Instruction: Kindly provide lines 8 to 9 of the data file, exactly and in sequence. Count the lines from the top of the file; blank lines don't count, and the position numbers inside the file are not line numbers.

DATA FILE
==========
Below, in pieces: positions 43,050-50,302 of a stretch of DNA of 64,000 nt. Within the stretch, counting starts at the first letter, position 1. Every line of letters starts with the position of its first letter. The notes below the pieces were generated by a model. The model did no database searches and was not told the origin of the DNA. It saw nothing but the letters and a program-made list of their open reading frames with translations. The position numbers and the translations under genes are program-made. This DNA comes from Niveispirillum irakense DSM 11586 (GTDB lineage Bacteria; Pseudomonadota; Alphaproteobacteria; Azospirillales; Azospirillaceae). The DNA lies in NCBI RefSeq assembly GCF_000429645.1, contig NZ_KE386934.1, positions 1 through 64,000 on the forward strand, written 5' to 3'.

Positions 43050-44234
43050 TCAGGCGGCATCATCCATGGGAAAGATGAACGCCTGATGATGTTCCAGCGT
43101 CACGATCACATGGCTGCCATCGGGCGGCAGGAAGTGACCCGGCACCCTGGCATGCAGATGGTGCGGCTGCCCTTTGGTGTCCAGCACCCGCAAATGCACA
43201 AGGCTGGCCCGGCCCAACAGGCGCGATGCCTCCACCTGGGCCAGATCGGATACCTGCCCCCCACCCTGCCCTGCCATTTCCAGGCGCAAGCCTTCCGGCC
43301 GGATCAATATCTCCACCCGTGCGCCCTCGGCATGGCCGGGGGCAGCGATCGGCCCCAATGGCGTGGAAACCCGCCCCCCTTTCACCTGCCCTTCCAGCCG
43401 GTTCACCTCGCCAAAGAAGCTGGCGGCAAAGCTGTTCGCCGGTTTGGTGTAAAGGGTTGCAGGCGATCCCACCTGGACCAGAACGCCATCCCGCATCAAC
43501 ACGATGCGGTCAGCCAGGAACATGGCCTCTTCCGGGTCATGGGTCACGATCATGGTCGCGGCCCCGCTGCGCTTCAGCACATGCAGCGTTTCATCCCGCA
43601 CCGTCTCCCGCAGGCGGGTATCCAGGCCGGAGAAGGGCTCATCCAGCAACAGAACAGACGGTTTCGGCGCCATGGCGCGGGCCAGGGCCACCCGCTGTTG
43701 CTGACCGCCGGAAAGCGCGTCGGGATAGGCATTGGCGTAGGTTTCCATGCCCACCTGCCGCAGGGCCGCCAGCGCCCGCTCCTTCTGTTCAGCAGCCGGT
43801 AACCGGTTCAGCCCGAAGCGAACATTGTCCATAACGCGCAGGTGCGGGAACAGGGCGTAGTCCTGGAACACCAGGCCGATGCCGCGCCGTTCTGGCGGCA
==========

43501 ACGATGCGGTCAGCCAGGAACATGGCCTCTTCCGGGTCATGGGTCACGATCATGGTCGCGGCCCCGCTGCGCTTCAGCACATGCAGCGTTTCATCCCGCA
43601 CCGTCTCCCGCAGGCGGGTATCCAGGCCGGAGAAGGGCTCATCCAGCAACAGAACAGACGGTTTCGGCGCCATGGCGCGGGCCAGGGCCACCCGCTGTTG